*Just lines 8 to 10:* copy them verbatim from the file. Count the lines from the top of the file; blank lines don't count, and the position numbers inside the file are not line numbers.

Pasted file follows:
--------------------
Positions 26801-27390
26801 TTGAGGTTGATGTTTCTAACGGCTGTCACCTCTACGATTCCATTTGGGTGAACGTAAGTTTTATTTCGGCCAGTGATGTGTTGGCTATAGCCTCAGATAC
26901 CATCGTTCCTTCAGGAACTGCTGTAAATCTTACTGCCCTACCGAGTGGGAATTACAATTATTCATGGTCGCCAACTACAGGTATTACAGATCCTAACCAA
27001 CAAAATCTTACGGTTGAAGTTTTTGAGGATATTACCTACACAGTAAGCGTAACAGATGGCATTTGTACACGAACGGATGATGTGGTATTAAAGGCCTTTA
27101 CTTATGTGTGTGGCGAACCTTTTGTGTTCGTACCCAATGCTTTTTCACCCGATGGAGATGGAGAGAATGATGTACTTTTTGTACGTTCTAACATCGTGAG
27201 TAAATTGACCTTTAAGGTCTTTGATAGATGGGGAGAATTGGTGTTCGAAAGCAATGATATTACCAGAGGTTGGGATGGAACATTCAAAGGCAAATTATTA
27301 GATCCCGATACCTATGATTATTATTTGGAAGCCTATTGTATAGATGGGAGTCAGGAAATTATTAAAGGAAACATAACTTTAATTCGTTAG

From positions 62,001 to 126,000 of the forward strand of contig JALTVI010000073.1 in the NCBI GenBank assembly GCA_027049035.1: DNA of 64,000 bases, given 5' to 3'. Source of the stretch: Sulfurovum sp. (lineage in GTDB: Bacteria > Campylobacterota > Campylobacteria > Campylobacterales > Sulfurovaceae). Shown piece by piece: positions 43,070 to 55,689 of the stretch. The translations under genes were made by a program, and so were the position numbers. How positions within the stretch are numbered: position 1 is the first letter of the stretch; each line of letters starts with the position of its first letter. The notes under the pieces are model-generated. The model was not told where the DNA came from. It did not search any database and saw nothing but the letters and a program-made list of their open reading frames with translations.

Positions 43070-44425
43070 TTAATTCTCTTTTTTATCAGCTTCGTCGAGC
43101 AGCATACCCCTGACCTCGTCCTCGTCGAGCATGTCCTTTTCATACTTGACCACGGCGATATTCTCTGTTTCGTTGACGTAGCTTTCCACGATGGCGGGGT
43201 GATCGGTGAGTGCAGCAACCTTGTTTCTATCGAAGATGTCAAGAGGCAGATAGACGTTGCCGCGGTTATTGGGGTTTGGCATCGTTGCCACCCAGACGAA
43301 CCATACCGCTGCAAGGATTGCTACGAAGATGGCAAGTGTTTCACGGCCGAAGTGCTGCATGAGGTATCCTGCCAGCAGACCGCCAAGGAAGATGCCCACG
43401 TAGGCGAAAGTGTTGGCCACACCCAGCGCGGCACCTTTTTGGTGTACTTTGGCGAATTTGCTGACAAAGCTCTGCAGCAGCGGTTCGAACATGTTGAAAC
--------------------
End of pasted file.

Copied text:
From positions 62,001 to 126,000 of the forward strand of contig JALTVI010000073.1 in the NCBI GenBank assembly GCA_027049035.1: DNA of 64,000 bases, given 5' to 3'. Source of the stretch: Sulfurovum sp. (lineage in GTDB: Bacteria > Campylobacterota > Campylobacteria > Campylobacterales > Sulfurovaceae). Shown piece by piece: positions 43,070 to 55,689 of the stretch. The translations under genes were made by a program, and so were the position numbers. How positions within the stretch are numbered: position 1 is the first letter of the stretch; each line of letters starts with the position of its first letter. The notes under the pieces are model-generated. The model was not told where the DNA came from. It did not search any database and saw nothing but the letters and a program-made list of their open reading frames with translations.

Positions 43070-44425
43070 TTAATTCTCTTTTTTATCAGCTTCGTCGAGC